Best of 2016 from NPR

I adore looking at book covers, which is one of many reasons I prefer 50 Book Pledge to its mainstream counterpart Goodreads (but of course I have accounts with both). NPR put out a “best of” list of books from 2016, and it does not disappoint. You’ll find a multitude of represented genres here, from romance to kid lit. You’ll likely recognize many famous names. Maybe you have even had the pleasure of reading some of these gems.

Included below is my review of Colson Whitehead’s genius work The Underground Railroad: A Novel, first featured on CALS Bibliocommons (a great site, but one which you have to have a library card with Central Arkansas Library System to use):

57a101e3c724f-imageThe Underground Railroad by Colson Whitehead uses a premise we’ve likely all imagined: that the underground railroad consists of real trains, deep in the earth, helping slaves to escape their bondage and forge ahead to better lives in the free states. While this elegant metaphor is sustained throughout the novel with a light hand and to poignant affect, there is nothing else fanciful about this book. Whitehead doesn’t turn away from the ugly evils of southern history. We see the cruelty of white slave-owners, the hatred and fear of lynch mobs, the insidious racism of whites who pity blacks for perceived deficiencies. But we are able to bear all this because of the courage and determination of our main character, Cora, who never gives up. We find in her the best of human goodness and a heroine we can be proud to believe in. Woven into and throughout our protagonist’s tale, we spy glimpses of generational narratives in family lines, grandmother to mother to daughter and father to son. In a time when people are treated like things, do we apologize to our children for bringing them into this awful world, or do we continue our lines in defiance of that wickedness, and toil toward, even give our lives, for a better tomorrow? In light of recent violence against people of color, too often resulting in fatalities, this book is extremely well-timed. Whitehead is master writer, and this book should be required reading in high schools nationwide.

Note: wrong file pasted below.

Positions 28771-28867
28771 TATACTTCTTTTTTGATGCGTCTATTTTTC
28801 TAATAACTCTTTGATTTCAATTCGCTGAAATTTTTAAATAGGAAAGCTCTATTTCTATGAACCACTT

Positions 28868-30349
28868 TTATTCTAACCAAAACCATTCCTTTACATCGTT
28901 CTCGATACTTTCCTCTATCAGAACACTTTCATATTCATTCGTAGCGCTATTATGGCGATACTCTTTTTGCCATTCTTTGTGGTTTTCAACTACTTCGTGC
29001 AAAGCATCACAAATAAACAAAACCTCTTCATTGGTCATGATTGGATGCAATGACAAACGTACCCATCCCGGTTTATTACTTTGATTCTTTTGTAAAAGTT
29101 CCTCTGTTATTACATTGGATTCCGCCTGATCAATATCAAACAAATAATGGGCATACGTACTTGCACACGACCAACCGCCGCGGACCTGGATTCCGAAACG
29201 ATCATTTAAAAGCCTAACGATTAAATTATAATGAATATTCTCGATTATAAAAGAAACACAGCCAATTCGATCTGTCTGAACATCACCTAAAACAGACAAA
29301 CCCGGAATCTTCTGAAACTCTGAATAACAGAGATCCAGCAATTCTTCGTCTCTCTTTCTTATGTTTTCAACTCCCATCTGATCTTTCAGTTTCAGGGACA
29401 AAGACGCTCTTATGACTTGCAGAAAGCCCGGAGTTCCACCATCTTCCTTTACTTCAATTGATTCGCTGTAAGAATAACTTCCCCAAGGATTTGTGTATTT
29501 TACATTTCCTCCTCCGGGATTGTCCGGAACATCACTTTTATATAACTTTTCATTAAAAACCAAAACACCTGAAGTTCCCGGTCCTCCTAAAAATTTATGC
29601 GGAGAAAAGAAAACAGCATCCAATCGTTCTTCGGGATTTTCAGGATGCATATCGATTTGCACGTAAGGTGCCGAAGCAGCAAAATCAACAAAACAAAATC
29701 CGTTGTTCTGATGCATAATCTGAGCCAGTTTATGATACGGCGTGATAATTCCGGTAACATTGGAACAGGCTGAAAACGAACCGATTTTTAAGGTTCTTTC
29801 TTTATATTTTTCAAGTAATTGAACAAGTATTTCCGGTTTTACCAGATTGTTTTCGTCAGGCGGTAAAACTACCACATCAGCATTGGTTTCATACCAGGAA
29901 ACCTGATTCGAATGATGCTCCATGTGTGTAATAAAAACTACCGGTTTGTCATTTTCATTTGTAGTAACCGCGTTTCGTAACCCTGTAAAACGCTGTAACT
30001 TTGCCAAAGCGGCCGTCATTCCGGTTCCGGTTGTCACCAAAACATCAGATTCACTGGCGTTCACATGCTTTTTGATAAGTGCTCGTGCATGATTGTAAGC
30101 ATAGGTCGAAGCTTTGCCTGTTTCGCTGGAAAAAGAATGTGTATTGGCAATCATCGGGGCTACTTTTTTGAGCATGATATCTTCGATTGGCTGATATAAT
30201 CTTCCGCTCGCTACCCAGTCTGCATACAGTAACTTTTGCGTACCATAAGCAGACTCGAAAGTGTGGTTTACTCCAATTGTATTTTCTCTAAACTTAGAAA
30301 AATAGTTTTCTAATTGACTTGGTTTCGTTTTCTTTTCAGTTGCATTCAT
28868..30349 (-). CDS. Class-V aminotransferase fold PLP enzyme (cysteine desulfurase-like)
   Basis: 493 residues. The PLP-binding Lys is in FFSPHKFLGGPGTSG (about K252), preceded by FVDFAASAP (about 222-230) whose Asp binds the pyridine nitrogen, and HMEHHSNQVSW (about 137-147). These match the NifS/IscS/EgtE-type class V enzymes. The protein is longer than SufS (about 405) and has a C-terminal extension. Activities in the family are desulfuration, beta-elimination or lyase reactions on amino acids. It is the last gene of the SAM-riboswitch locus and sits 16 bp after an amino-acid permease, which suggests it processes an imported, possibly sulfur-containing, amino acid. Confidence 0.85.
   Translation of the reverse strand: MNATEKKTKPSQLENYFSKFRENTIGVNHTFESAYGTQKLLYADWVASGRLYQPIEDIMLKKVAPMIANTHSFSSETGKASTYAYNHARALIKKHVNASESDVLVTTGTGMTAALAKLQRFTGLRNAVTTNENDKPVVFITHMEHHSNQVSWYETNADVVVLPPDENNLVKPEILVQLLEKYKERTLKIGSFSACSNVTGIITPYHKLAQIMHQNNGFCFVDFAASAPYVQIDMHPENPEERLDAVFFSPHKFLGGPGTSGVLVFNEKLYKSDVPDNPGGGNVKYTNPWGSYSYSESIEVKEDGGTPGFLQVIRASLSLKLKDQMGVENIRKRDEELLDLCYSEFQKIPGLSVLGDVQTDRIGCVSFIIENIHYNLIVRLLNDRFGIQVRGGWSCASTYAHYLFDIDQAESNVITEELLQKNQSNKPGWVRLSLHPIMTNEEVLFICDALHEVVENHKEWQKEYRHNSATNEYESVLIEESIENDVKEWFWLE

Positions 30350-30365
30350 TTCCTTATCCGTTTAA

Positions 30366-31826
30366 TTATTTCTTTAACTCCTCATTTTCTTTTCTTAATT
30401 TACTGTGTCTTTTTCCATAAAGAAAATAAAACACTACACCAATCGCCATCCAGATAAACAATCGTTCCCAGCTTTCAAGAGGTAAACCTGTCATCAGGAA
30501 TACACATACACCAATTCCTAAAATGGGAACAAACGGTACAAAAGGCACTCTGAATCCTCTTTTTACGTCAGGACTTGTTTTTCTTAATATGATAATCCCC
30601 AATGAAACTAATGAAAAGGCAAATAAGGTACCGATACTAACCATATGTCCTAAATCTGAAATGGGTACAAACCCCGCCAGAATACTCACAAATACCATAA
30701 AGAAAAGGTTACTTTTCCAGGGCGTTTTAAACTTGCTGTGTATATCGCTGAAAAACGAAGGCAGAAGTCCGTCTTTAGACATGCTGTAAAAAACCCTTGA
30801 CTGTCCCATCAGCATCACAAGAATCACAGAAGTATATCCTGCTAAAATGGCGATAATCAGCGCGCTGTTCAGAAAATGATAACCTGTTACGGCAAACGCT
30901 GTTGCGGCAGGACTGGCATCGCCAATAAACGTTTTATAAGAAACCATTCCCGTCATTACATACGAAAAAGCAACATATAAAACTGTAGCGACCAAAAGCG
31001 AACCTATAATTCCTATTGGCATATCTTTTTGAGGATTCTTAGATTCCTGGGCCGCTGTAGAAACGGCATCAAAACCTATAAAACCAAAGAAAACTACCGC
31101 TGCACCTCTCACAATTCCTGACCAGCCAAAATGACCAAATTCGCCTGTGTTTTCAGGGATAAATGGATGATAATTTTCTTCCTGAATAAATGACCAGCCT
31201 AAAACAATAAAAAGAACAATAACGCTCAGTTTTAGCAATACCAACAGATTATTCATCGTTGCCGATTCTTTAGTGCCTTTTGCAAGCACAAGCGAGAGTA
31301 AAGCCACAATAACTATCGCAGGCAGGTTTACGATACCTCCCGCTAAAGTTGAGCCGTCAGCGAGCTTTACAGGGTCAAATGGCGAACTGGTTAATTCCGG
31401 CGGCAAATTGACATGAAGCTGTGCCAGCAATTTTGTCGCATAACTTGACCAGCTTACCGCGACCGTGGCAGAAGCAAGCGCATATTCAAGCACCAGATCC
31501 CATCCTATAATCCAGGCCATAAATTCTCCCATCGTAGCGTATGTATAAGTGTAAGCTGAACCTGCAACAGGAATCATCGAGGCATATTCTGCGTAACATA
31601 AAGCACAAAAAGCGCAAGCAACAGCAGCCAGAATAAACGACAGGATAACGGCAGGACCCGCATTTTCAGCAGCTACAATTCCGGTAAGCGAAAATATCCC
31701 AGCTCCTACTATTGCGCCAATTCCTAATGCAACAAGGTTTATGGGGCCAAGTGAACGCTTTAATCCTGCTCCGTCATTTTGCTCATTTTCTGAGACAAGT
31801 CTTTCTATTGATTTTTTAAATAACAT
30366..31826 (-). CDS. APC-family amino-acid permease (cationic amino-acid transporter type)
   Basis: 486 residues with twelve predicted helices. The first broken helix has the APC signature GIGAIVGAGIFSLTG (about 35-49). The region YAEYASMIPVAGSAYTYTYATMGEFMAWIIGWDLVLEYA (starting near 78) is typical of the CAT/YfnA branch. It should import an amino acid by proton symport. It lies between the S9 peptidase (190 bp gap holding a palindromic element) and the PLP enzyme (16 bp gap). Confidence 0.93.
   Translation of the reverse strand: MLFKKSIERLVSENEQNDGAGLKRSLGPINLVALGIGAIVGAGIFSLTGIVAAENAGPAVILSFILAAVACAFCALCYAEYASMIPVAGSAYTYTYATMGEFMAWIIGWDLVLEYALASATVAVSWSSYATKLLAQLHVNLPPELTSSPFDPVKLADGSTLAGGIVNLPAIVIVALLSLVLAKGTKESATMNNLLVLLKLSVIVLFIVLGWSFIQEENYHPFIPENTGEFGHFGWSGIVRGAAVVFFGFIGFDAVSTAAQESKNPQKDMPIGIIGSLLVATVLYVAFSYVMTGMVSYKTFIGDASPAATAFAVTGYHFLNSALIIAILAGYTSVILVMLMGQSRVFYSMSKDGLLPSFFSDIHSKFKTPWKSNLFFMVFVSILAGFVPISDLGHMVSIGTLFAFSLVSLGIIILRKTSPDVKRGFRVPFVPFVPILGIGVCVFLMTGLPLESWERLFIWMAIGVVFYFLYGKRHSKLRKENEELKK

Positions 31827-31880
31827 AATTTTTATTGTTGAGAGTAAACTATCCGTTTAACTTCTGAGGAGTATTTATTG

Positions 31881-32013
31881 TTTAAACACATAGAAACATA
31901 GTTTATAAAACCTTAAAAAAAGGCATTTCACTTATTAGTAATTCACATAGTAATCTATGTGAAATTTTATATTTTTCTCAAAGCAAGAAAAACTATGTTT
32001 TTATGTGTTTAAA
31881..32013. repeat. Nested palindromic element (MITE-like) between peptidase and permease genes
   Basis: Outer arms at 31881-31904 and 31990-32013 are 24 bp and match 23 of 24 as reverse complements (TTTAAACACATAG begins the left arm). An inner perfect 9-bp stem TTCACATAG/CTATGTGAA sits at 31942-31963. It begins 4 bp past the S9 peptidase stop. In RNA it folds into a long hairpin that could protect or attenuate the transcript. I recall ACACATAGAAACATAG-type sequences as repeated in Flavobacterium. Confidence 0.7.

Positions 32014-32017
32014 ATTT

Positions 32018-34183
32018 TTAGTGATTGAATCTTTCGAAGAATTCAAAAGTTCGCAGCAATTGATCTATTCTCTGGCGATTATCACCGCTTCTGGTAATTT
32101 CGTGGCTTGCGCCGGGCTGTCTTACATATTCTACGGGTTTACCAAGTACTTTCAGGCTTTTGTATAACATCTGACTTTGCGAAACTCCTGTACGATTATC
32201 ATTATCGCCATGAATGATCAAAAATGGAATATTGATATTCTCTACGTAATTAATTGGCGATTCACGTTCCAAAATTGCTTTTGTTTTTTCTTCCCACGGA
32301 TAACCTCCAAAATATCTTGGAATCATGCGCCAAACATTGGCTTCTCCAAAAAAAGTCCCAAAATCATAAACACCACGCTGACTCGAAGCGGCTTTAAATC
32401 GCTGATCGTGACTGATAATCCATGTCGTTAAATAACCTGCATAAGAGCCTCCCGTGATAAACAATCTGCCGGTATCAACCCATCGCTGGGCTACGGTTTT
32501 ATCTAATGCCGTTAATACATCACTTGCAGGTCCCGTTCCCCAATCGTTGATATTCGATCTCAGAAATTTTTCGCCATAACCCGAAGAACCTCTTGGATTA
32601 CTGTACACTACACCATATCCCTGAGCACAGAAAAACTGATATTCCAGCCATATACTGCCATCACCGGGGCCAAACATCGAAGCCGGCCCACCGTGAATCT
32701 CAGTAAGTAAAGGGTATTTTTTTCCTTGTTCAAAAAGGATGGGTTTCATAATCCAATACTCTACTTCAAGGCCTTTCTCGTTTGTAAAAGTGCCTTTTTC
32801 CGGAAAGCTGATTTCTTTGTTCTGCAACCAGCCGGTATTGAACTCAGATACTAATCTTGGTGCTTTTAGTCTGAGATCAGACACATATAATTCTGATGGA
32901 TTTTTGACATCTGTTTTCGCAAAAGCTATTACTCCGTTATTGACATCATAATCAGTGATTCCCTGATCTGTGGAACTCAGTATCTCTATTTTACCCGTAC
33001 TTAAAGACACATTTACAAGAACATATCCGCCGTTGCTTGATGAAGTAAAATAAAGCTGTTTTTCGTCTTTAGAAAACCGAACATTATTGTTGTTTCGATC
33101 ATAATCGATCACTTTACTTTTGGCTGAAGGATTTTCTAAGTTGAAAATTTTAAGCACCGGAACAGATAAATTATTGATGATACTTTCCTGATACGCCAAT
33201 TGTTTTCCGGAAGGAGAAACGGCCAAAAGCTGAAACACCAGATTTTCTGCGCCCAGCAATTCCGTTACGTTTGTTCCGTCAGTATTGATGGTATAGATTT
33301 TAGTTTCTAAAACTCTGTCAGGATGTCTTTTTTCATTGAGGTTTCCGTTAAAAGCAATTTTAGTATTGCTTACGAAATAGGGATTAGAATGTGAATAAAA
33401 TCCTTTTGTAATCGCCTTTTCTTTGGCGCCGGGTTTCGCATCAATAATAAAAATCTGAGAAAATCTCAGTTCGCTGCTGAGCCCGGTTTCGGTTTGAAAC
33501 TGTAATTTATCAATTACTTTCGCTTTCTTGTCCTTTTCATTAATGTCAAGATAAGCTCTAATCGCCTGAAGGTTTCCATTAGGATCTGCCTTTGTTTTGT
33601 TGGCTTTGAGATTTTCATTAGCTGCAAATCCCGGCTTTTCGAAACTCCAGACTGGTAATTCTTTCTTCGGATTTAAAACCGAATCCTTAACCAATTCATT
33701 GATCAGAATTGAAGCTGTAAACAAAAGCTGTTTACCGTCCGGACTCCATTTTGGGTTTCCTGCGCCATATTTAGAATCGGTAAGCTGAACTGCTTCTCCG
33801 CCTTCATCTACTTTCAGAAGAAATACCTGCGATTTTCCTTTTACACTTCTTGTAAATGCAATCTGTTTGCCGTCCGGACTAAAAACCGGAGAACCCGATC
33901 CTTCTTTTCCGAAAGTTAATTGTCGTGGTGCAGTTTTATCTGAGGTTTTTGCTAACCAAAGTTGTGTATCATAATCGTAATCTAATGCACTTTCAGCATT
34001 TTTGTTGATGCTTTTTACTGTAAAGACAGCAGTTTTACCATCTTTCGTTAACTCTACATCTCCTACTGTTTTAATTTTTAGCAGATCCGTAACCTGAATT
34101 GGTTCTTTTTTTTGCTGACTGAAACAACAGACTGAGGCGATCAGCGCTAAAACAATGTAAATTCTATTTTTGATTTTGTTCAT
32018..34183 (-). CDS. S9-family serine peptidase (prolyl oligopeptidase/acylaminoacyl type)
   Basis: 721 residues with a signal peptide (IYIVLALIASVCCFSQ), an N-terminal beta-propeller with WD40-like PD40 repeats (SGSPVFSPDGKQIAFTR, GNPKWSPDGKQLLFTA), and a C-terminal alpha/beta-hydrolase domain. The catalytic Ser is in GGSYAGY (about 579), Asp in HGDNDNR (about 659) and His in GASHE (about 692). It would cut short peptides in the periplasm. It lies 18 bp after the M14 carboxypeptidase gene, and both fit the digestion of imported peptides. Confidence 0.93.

J. Jobe (Central Arkansas Library System, Encyclopedia of Arkansas)

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